-----Original Message-----
From: owner-nmusers
On Behalf Of Ribbing, Jakob
Sent: Thursday, November 13, 2008 13:19
To: XIA LI; nmusers
Subject: RE: [NMusers] Very small P-Value for ETABAR

Hi Xia,

Just to clarify one thing (I agree with almost everything you said):

The p-value indeed is related to the test of ETABAR=0. However, this is
not a test of normality, only a test that may reject the mean of the
etas being zero (H0). Therefore, shrinkage per se does not lead to
rejection of HO, as long as both tails of the eta distribution are
shrunk to a similar degree.

I agree with the assumption of normality. This comes into play when you
simulate from the model and if you got the distribution of individual
parameters wrong, simulations may not reflect even the data used to fit
the model.

Best Regards


-----Original Message-----
From: owner-nmusers
On Behalf Of XIA LI
Sent: 13 November 2008 20:31
To: nmusers
Subject: Re: [NMusers] Very small P-Value for ETABAR

Dear All,

Just some quick statistical points...

P value is usually associated with hypothesis test. As far as I know,
NONMEM assume normal distribution for ETA, ETA~N(0,omega), which means
the null hypothesis to test is H0: ETABAR=0. A small P value indicates a
significant test. You reject the null hypothesis.
As we all know, ETA is used to capture the variation among individual
parameters and model's unexplained error. We usually use the function
(or model) parameter=typical value*exp (ETA), which leads to a lognormal
distribution assumption for all fixed effect parameters (i.e., CL, V,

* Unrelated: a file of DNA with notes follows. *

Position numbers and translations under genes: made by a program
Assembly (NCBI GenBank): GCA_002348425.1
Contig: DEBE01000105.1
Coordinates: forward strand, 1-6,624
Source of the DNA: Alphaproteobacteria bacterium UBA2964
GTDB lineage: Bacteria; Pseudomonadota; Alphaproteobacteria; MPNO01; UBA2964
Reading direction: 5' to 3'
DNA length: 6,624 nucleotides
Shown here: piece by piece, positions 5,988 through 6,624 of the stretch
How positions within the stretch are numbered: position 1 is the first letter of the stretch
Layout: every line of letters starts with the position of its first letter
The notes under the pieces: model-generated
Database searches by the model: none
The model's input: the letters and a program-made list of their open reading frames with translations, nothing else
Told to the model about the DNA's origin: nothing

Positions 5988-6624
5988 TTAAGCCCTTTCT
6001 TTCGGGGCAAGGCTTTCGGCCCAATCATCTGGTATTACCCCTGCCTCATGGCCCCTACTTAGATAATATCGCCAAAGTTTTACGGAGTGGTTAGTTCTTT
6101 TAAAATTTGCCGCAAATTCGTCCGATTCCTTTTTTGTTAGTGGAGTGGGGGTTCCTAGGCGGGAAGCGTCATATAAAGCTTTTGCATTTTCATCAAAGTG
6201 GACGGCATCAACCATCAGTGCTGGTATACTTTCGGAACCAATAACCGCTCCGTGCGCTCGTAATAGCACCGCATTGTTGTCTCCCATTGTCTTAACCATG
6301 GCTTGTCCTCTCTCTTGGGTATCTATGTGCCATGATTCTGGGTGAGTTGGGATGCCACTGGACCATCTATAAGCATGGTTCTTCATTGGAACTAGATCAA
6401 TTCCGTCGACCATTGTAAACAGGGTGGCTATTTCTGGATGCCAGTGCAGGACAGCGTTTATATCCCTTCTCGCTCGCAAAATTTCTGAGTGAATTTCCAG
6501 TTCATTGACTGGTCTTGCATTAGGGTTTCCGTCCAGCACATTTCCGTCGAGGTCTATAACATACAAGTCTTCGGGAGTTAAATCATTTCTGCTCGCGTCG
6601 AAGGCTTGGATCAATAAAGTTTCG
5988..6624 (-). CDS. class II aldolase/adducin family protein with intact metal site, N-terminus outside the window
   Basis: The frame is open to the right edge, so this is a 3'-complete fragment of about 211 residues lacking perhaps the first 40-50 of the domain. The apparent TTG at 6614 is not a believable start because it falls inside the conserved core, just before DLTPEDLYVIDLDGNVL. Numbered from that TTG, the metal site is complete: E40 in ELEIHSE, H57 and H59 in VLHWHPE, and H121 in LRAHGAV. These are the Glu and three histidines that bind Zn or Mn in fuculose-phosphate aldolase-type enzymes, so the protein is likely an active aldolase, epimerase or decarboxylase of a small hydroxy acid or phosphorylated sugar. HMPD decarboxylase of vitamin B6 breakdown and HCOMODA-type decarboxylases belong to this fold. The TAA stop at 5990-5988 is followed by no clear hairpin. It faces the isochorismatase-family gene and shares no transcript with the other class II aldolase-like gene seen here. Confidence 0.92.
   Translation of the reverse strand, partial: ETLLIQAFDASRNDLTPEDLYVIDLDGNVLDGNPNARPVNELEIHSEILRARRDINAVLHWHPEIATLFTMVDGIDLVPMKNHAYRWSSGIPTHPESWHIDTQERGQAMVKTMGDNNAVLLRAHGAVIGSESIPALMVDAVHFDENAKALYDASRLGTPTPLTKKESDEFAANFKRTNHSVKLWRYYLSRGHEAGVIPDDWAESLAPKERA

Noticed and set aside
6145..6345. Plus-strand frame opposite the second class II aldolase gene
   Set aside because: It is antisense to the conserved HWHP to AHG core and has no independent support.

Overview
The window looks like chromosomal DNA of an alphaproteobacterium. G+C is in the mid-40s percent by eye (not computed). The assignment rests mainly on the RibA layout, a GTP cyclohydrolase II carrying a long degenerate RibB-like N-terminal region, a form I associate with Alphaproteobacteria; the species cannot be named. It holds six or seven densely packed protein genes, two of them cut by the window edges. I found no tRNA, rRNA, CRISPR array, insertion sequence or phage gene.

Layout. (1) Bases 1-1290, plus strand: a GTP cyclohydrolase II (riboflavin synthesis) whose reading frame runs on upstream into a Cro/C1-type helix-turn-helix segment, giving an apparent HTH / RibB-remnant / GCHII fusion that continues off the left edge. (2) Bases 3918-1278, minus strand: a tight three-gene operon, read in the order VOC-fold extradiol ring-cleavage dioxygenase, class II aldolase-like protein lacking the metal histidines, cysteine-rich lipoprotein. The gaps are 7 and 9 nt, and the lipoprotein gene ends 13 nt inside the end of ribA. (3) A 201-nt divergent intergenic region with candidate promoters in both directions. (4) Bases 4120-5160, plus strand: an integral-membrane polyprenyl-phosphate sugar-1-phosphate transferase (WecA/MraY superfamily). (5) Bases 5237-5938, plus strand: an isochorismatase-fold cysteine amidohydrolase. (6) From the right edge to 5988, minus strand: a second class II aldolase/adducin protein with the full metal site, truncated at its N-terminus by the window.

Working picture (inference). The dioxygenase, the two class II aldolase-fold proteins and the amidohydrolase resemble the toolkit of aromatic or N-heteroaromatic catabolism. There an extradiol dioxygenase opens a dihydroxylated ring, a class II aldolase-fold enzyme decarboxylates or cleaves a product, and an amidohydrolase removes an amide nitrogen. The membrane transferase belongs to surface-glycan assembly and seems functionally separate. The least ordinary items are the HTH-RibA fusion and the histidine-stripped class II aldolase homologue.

Ka, Ke...).

By some statistical theory, the variation of individual parameter equals
a function of the typical value and the variance of ETA.

VAR (CL) = typical value*exp (omega/2). NO MATH PLS!!

If your typical value captures all overall patterns among patients
clearance, then ETA will have a nice symmetric normal distribution with
small variance. Otherwise, you leave too many patterns to ETA and will
see some deviation or shrinkage (whatever you call).

Why adding covariates is a good way to deal with this situation? You
model become CL=typical value*exp (covariate)*exp (ETA). The variation
of individual parameter will be changed to:

VAR (CL) = (typical value + covariate)*exp (omega/2)).

You have one more item to capture the overall patterns, less leave to
ETA. So a 'good' covariate will reduce both the magnitude of omega and
ETA's deviation from normal.

Understanding this is also useful when you are modeling BOV studies.
When you see variation of PK parameters decrease with time (or
occasions). Adding a covariate that make physiological sense and also
decrease with time may help your modeling.

Xia Li
Mathematical Science Department
University of Cincinnati
Received on Mon Nov 17 2008 - 16:27:24 EST